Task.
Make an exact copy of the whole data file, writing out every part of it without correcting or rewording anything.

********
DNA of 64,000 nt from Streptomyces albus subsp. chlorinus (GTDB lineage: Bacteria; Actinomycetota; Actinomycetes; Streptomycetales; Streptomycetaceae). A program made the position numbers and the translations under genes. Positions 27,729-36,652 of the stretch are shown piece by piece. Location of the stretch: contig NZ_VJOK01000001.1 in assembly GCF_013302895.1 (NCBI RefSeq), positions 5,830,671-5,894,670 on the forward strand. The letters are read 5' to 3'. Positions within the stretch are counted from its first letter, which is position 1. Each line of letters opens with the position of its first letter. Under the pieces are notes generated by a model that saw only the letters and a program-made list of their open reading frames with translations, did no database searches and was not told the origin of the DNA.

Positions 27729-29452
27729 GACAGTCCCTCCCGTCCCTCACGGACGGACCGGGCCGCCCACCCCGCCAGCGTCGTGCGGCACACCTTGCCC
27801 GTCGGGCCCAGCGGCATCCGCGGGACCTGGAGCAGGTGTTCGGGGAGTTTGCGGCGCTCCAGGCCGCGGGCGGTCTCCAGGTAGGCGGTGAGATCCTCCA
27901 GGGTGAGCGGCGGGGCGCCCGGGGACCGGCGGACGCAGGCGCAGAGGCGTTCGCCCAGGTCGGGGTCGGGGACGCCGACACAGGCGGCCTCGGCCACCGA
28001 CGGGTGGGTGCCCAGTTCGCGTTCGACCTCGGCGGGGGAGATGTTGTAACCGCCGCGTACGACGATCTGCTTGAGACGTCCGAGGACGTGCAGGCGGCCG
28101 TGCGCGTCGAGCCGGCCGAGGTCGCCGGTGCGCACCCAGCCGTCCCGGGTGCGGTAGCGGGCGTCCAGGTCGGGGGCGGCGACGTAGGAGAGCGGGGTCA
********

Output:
DNA of 64,000 nt from Streptomyces albus subsp. chlorinus (GTDB lineage: Bacteria; Actinomycetota; Actinomycetes; Streptomycetales; Streptomycetaceae). A program made the position numbers and the translations under genes. Positions 27,729-36,652 of the stretch are shown piece by piece. Location of the stretch: contig NZ_VJOK01000001.1 in assembly GCF_013302895.1 (NCBI RefSeq), positions 5,830,671-5,894,670 on the forward strand. The letters are read 5' to 3'. Positions within the stretch are counted from its first letter, which is position 1. Each line of letters opens with the position of its first letter. Under the pieces are notes generated by a model that saw only the letters and a program-made list of their open reading frames with translations, did no database searches and was not told the origin of the DNA.

Positions 27729-29452
27729 GACAGTCCCTCCCGTCCCTCACGGACGGACCGGGCCGCCCACCCCGCCAGCGTCGTGCGGCACACCTTGCCC
27801 GTCGGGCCCAGCGGCATCCGCGGGACCTGGAGCAGGTGTTCGGGGAGTTTGCGGCGCTCCAGGCCGCGGGCGGTCTCCAGGTAGGCGGTGAGATCCTCCA
27901 GGGTGAGCGGCGGGGCGCCCGGGGACCGGCGGACGCAGGCGCAGAGGCGTTCGCCCAGGTCGGGGTCGGGGACGCCGACACAGGCGGCCTCGGCCACCGA
28001 CGGGTGGGTGCCCAGTTCGCGTTCGACCTCGGCGGGGGAGATGTTGTAACCGCCGCGTACGACGATCTGCTTGAGACGTCCGAGGACGTGCAGGCGGCCG
28101 TGCGCGTCGAGCCGGCCGAGGTCGCCGGTGCGCACCCAGCCGTCCCGGGTGCGGTAGCGGGCGTCCAGGTCGGGGGCGGCGACGTAGGAGAGCGGGGTCA